New Jersey DEP awards record grants
The New Jersey Department of Environmental Protection
(DEP) is providing New Jersey’s municipalities and counties
a record $14.5 million in grants to boost local recycling
efforts, Department of Environmental Protection Acting
Commissioner Mark N. Mauriello announced.
“These grants will be of great help to local governments
that want to keep doing the right thing for the environment
by maintaining strong recycling programs,” Commissioner
Mauriello said. “Local governments will use this money
to help pay recycling coordinators who quarterback these
efforts, fund public education campaigns, and make sure
residents continue to comply with recycling laws.”
The $14.5 million in recycling tonnage grants is nearly
double the previous record of 2008, when $8 million was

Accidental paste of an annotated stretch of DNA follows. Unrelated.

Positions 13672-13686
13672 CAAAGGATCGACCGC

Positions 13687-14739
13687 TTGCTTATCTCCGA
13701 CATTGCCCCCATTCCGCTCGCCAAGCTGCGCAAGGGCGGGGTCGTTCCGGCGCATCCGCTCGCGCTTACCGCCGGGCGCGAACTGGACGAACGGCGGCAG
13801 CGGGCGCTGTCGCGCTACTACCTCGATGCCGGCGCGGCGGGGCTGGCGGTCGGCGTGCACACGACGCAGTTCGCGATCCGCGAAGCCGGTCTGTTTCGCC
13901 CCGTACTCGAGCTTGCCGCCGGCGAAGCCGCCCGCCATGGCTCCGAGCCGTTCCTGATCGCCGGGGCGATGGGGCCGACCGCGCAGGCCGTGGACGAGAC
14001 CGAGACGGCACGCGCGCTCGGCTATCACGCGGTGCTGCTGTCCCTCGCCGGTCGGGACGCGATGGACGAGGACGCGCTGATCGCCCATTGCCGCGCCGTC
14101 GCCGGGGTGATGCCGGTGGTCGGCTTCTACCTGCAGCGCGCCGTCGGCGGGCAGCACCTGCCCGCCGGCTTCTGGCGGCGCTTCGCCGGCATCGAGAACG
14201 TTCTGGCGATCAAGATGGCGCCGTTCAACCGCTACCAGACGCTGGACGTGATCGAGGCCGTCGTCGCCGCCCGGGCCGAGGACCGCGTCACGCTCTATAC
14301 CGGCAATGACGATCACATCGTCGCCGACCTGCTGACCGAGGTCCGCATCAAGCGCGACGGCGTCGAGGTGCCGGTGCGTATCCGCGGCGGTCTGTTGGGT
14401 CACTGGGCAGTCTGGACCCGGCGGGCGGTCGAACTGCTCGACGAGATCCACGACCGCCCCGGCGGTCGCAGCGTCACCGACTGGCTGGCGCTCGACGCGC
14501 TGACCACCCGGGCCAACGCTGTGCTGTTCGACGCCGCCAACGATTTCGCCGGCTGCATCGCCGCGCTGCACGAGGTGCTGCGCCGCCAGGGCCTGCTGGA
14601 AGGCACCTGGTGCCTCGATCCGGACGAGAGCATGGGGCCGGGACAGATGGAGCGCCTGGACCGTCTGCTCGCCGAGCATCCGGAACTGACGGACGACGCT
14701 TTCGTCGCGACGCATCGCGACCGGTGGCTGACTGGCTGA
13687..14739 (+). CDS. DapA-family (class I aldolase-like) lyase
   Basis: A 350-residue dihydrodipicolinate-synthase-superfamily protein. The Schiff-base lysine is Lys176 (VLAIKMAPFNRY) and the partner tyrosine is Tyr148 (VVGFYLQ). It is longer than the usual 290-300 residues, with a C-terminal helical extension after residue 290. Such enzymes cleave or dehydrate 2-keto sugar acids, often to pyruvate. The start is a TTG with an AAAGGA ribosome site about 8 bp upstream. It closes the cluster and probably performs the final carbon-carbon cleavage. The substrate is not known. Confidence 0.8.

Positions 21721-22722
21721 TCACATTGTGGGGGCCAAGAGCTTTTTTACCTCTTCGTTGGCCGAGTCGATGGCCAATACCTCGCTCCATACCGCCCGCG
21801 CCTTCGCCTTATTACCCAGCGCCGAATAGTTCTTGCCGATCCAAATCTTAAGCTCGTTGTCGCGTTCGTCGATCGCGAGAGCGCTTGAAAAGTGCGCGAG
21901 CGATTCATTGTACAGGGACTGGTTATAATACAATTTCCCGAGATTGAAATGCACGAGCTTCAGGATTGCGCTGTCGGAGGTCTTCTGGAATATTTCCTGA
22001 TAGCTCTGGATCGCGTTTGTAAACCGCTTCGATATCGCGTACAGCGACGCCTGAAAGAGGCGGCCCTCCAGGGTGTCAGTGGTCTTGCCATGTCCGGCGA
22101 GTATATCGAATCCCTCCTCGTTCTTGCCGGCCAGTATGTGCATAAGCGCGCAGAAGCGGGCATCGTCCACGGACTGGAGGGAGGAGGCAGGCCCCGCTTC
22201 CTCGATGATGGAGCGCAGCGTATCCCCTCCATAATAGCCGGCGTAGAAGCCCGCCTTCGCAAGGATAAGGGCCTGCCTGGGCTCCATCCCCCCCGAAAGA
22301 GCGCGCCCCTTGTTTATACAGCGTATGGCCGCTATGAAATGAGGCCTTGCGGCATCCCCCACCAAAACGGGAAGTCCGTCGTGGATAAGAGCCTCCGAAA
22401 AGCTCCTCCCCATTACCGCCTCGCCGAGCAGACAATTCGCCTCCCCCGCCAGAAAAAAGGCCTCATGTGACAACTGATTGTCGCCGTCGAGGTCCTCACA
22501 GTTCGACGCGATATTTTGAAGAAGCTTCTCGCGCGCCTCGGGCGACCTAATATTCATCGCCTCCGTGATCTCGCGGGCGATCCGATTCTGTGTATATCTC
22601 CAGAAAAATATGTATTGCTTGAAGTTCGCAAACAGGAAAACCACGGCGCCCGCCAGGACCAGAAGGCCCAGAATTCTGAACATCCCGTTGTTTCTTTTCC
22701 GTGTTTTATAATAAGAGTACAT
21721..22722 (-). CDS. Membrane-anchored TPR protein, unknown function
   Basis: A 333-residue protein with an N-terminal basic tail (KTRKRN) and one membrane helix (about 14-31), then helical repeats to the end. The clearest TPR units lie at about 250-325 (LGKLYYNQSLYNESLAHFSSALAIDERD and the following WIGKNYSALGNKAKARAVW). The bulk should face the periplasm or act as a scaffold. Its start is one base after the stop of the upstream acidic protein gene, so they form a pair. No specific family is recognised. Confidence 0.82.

awarded as the result of the implementation of the Recycling
Enhancement Act, signed into law by Governor Jon S. Corzine
that year to help New Jersey reach its recycling-rate
targets. This year’s total is also nearly three times
higher than the pre-Recycling Enhancement Act high of
$5.5 million awarded in 1995.
The Recycling Enhancement Act significantly increased
the amount of grant money available to local governments
by creating a recycling enhancement fund through a $3
per ton surcharge on trash taken to solid-waste disposal
Municipal governments, vital to the overall success of
recycling, receive 60 percent of the money the fund generates
to help them enhance outreach and compliance efforts.
The balance is awarded to county solid-waste management
and household hazardous-waste collection programs, county
and state promotional efforts, and recycling research.
The individual grant awards for this year are based on
the amount of materials municipalities and counties recycled
in 2007, the year before the Recycling Enhancement Act
New Jersey recycled 3.8 million tons of 10.5 million
tons of municipal solid waste generated in 2007, for
a municipal solid waste recycling rate of 36.5 percent.
Materials recycled as part of municipal programs includes
paper, cardboard, glass, metal cans and plastic.